Saving at Work Through a 401(k) Plan

Find out if your employer offers a 401(k) plan or other such defined contribution retirement plan. If you aren’t already enrolled, do so immediately.

1. Participate in Workplace Retirement Plans

Find out if your employer offers a 401(k) plan or other such defined contribution retirement plan. If you aren’t already enrolled, do so immediately.

If you are just getting started in your career, don’t make the mistake of thinking you’ll have plenty of time later to fund your retirement. Starting early is one of the best things you can do to ensure that you set aside enough to fund a comfortable retirement.

Consider this example: an employee who starts setting aside just $100 a month when they are 21 will have over $191,000 saved when they retire at age 65, assuming they earn five percent a year on their investments. In contrast, a worker who waits until age 40 to begin would have to save nearly $350 a month to achieve the same result.

Don’t let the prospect of having to decide how to invest your retirement money scare you off. Just participating is more important than selecting the perfect investments. Also, many plans today include “lifestyle” mutual funds, with investment styles designed to match the age and expected retirement date of participants. This is a simple option you can use if you don’t feel up to the job of designing your own portfolio.

2. Take Advantage of Any Matching Contributions

Many employers offer to match employee contributions, up to a certain percentage of the employee’s salary. If your company matches contributions, and you can afford to take advantage of the full match, do so. Life doesn’t offer many opportunities to get a guaranteed 100 percent return on your investment, but this is one of them.

3. Gradually Increase Your Contributions

Remember, when you are getting started, no contribution is too small. Even if you only set aside one percent of your salary in a retirement plan, that’s an important start. But over the long term, you’ll almost certainly need to do more.

One way to build your savings is to increase the amount of your salary that you save each year by one percentage point. If you can time the increase to coincide with an annual raise, you probably won’t even notice the change.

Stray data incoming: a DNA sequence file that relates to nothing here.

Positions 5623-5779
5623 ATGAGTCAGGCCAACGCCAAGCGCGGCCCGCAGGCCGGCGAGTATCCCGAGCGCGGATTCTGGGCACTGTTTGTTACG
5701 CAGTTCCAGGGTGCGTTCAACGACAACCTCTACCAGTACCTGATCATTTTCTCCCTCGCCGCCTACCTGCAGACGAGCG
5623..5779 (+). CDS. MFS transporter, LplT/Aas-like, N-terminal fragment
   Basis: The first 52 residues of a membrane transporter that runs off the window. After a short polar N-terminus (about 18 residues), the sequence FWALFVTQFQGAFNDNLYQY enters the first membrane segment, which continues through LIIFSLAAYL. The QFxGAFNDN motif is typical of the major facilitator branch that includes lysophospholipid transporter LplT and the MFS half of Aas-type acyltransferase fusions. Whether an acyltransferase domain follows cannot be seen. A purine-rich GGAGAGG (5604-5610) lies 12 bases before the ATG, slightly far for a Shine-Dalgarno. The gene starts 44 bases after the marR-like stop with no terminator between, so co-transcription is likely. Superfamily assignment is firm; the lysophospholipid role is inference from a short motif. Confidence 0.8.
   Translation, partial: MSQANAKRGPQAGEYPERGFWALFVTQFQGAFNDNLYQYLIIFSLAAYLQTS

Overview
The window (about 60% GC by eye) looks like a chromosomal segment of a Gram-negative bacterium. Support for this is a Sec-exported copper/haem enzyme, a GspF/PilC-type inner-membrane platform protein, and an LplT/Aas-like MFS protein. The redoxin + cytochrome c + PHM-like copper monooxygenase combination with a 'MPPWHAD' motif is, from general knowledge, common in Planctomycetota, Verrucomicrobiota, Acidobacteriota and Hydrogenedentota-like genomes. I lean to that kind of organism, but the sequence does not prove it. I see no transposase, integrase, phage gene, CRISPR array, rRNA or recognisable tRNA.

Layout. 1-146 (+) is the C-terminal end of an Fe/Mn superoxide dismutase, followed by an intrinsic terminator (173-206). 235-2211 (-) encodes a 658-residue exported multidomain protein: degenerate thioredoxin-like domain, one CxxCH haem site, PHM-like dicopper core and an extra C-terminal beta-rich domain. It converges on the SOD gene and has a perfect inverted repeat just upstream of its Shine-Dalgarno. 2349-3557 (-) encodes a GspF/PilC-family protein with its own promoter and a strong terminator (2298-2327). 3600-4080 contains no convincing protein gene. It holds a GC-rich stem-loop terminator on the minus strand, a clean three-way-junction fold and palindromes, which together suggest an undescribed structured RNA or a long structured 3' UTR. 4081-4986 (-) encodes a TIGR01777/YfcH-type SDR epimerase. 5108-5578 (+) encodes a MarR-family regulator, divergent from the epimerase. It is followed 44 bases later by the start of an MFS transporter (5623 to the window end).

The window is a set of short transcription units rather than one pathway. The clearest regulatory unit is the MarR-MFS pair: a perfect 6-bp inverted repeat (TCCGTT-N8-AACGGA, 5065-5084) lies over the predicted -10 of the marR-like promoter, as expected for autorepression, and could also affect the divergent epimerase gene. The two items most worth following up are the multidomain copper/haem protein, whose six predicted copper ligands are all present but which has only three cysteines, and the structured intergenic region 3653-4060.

Some plans let you choose to make automatic annual increases in your contributions, up to a certain percentage set by you. If your plan offers this option, consider taking advantage of it. That way, you won’t have to remember to make the change each year.

4. Rebalance Your Investments

When you enroll in a retirement plan, you choose how much of your money will go into different asset classes, such as stock mutual funds, bond funds, and cash accounts. Different investments will perform well in different years, however, throwing the asset allocation of your account out of balance over time. It is important to go back periodically and move money between funds to restore your original asset allocation (assuming that allocation is still right for you). Some plans offer the option of automatic rebalancing, which saves you the hassle.

5. Don’t Bail Out Too Soon

Along with starting early, sticking with it is key to retirement saving success. One of the mistakes many people make is to cash out of their retirement accounts when they change jobs. Research by the Employee Benefit Research Institute shows that it typically takes 13 years or more of contributions to an account before you begin to reach a level of savings that is enough to fund a number of years of retirement as a supplement to Social Security. So be sure to roll over your account if you change jobs. And don’t under-estimate the amount you need to retire. Take the earlier example. Most experts would not consider even the $191,000 saved through 44 years of regular $100 monthly contributions to be enough to retire on in comfort.

If you are approaching your planned retirement age and your savings fall short of what you need, keep working. After all, it is better to keep working than to run out of money in mid-retirement. Besides, every added year you work is one more year of saving and one less year of living off your savings – a double bonus. For additional information, see the American Savings Education Council Web site at

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